Compound sensitivity profiles of ELF1 naïve and ELF1 primed cells were compared in a high throughput screen of 160 approved and investigational oncology drugs described previously73. Composition of this customized drug panel includes 45 FDA-approved drugs while ~80% of the remaining compounds have been tested in early phase clinical trials. These drugs encompass a broad range of activities and target classes and include inhibitors of EGFR (n = 2), FLT3 (5), PI3K/AKT/mTOR (25), MEK/ERK (7), histone deacetylases (5), Bcl2 (3), NF-κB (2), Jak/Stats (2), PARPs (3), CDKs (7), HSP90 (2), CHKs (4), polo-like kinases (2), aurora kinases (2), hedgehogs (3), PKC (3), farnesyl transferases (2), GSK3 (2), proteosome components (1), additional kinases (29), retinoids (3), and drugs that act on other or unknown targets (12), and >80% have been tested in early phase clinical trials. Cells were seeded onto tissue culture-treated 384-well plates that were previously prepared by a Ghosting Protocol74 where all cellular manipulations were performed on a BioTek EL406 liquid handler. Wells of the 384-well plate were coated with Matrigel (Corning) per the manufacturer’s recommended procedure and kept at room temperature at least 15 min prior to the addition of MEF. For naïve cells, 386-well plates in triplicate were seeded with γ-irradiated MEF. The feeder layer was allowed to adhere overnight. The next day feeder extracellular matrix was generated through lysis74. Two thousand Elf1 naïve cells per well were seeded the same day onto the extracellular matrix in MEF conditioned hESC medium (supplemented with 2iL-I-F or FGF; naïve and primed, respectively) and 4000 cells per well Elf1 primed cells were also seeded in triplicate and both naïve and primed allowed to adhere overnight at 37 °C, 5% CO2 in 50 μl volume. After 24 h incubation at 37 °C, 5% CO2, media was replaced with fresh media. Immediately following the media exchange, compounds (50 nl) were added at concentrations ranging from 5 pM to 100 μM using the CyBio CyBi-Well Vario and incubated at 37 °C, 5% CO2 for 72 h and viability was assessed using CellTiter Glo (Promega) with quantitation of luminescence derived from intracellular ATP. Resulting dose curves were fitted to a 4 Parameter Logistic Dose Response Model using idbs’ XLFit. CellTiter-Glo (Promega) is dispensed into the individual wells with the WellMate and following 20 min incubation on an orbital shaker, luminescence is measured on a Perkin Elmer EnVision Multi-label plate reader. Percentage cell viability is reported as relative to the DMSO solvent control. After 4 days, the results were obtained. IC50 values were calculated by fitting data using least-squares method to the standard four-parameter logistic model where: Y = (Ymin + (Ymax/(1 + ((X/IC50)Slope), and Y = % viability, Ymin = minimal % viability, Ymax = maximal % viability, X = compound concentration, IC50 = concentration of compound exhibiting 50% inhibition of cellular viability, Slope = the slope of the resultant curve. Curve fitting was performed using idbs XLFit software, an Addin for Microsoft Excel. Subsequent analysis was performed using Tibco’s Spotfire software.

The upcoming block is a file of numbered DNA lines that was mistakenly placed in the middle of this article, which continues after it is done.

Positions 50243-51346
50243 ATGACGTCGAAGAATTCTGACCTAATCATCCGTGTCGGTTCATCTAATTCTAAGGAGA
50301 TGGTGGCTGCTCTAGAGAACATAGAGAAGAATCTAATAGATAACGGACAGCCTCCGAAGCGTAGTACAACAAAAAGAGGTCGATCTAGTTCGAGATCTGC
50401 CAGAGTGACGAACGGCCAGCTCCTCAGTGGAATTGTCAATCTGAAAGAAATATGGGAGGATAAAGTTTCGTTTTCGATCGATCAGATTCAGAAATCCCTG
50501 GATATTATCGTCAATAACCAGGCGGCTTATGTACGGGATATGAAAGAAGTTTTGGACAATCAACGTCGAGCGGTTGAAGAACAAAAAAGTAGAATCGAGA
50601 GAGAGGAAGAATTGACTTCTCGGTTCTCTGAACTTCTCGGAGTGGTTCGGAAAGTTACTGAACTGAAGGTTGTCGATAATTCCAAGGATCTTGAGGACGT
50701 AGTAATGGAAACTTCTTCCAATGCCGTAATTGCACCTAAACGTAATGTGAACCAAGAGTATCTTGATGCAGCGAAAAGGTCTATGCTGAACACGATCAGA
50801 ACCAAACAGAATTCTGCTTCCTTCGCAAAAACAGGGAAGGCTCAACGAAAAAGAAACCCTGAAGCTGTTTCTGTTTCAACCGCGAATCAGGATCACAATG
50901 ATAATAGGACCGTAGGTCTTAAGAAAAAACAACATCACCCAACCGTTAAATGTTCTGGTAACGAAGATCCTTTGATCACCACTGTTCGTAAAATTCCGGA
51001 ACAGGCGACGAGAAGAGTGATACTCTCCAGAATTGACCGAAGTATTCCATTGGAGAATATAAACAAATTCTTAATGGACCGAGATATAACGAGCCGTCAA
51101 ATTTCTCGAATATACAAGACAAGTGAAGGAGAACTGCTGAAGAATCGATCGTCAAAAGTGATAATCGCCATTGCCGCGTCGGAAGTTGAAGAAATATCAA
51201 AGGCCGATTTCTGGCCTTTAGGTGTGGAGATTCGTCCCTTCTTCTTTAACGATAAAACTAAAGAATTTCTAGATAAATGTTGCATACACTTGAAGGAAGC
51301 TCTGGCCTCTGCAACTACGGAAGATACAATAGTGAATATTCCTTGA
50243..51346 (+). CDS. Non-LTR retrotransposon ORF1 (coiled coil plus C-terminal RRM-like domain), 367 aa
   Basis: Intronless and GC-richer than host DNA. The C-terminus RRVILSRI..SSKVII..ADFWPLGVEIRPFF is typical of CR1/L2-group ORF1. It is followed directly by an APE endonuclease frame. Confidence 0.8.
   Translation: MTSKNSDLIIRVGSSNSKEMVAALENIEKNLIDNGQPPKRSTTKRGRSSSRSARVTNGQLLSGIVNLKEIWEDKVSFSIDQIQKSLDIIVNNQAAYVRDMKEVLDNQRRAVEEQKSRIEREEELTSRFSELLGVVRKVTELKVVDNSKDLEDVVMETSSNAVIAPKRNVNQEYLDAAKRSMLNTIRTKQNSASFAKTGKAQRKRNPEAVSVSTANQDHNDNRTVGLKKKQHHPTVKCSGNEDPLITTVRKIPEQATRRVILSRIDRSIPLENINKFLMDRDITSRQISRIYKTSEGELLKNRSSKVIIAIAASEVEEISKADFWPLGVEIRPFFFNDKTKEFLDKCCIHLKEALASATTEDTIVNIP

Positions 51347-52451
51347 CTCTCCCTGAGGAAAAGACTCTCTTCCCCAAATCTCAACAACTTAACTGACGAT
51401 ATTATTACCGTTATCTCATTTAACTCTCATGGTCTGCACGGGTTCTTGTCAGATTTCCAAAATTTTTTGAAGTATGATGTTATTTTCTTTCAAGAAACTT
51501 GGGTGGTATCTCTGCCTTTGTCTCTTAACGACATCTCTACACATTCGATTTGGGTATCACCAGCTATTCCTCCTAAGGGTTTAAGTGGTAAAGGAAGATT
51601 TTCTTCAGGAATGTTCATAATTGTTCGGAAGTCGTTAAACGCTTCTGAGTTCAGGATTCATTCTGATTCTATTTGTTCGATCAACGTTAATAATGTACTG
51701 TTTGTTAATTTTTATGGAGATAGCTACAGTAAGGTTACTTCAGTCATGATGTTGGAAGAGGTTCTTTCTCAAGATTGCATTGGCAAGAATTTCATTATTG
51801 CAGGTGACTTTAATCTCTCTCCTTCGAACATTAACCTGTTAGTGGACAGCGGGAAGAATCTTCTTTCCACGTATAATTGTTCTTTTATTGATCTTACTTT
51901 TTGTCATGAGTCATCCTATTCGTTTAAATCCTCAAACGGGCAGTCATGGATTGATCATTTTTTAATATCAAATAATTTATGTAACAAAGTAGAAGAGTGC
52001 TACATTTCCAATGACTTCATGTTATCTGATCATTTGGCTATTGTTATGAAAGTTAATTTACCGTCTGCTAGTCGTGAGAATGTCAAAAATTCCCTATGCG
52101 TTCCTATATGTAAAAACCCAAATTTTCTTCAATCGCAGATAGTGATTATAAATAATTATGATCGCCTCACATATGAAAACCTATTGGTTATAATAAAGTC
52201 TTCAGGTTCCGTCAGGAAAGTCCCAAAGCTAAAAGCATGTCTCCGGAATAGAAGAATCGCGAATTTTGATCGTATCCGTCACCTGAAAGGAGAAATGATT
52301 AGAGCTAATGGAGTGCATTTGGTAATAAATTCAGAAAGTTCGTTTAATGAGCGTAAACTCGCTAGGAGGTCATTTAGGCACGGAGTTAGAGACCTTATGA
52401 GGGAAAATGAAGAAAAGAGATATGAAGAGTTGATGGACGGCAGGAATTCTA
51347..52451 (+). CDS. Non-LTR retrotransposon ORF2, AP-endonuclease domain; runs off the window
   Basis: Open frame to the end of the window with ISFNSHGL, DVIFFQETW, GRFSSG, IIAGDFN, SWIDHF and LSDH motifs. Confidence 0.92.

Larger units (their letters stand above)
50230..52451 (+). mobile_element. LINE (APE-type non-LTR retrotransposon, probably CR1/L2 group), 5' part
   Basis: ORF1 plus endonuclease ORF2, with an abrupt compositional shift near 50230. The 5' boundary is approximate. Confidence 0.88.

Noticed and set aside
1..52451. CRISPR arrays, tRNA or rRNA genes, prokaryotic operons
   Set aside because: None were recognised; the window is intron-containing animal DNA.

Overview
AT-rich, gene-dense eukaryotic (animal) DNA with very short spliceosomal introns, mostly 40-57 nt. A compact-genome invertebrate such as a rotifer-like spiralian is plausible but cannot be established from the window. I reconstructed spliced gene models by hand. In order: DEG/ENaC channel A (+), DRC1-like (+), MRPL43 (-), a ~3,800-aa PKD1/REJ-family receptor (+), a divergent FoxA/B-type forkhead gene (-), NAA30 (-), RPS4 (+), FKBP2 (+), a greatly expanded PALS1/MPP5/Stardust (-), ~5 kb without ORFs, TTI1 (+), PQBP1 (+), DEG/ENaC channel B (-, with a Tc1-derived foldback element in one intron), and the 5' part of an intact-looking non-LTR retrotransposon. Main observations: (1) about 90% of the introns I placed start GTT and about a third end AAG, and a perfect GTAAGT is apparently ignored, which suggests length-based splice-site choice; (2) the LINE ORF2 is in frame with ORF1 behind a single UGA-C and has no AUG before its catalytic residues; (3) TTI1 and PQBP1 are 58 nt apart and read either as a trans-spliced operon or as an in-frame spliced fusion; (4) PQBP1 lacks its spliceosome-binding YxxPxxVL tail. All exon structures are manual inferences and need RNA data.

Reproducibility of experiments